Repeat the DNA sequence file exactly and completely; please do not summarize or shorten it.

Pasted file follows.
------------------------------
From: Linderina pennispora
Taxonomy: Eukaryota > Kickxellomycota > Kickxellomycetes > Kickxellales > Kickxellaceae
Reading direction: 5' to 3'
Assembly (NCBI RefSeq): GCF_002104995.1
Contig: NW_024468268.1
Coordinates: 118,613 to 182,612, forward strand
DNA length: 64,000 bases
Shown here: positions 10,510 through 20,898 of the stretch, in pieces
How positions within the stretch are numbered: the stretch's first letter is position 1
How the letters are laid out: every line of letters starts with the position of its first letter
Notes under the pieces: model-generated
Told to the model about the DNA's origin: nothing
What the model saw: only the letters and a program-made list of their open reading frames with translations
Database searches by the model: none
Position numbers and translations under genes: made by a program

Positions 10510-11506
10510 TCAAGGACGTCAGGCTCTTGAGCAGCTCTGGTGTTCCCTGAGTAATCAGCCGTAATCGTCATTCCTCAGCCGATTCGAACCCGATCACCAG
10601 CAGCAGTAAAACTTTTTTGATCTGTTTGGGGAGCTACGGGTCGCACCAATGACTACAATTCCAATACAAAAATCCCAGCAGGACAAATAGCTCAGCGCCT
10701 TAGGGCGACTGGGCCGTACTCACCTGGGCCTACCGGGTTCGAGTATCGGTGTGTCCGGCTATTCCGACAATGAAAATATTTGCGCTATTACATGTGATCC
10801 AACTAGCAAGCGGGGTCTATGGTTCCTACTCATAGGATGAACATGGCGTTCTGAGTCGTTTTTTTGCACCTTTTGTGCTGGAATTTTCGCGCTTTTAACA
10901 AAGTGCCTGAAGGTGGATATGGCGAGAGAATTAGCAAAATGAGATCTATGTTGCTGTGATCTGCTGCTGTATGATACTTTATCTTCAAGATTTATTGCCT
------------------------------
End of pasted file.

From: Linderina pennispora
Taxonomy: Eukaryota > Kickxellomycota > Kickxellomycetes > Kickxellales > Kickxellaceae
Reading direction: 5' to 3'
Assembly (NCBI RefSeq): GCF_002104995.1
Contig: NW_024468268.1
Coordinates: 118,613 to 182,612, forward strand
DNA length: 64,000 bases
Shown here: positions 10,510 through 20,898 of the stretch, in pieces
How positions within the stretch are numbered: the stretch's first letter is position 1
How the letters are laid out: every line of letters starts with the position of its first letter
Notes under the pieces: model-generated
Told to the model about the DNA's origin: nothing
What the model saw: only the letters and a program-made list of their open reading frames with translations
Database searches by the model: none
Position numbers and translations under genes: made by a program

Positions 10510-11506
10510 TCAAGGACGTCAGGCTCTTGAGCAGCTCTGGTGTTCCCTGAGTAATCAGCCGTAATCGTCATTCCTCAGCCGATTCGAACCCGATCACCAG
10601 CAGCAGTAAAACTTTTTTGATCTGTTTGGGGAGCTACGGGTCGCACCAATGACTACAATTCCAATACAAAAATCCCAGCAGGACAAATAGCTCAGCGCCT
10701 TAGGGCGACTGGGCCGTACTCACCTGGGCCTACCGGGTTCGAGTATCGGTGTGTCCGGCTATTCCGACAATGAAAATATTTGCGCTATTACATGTGATCC
10801 AACTAGCAAGCGGGGTCTATGGTTCCTACTCATAGGATGAACATGGCGTTCTGAGTCGTTTTTTTGCACCTTTTGTGCTGGAATTTTCGCGCTTTTAACA
10901 AAGTGCCTGAAGGTGGATATGGCGAGAGAATTAGCAAAATGAGATCTATGTTGCTGTGATCTGCTGCTGTATGATACTTTATCTTCAAGATTTATTGCCT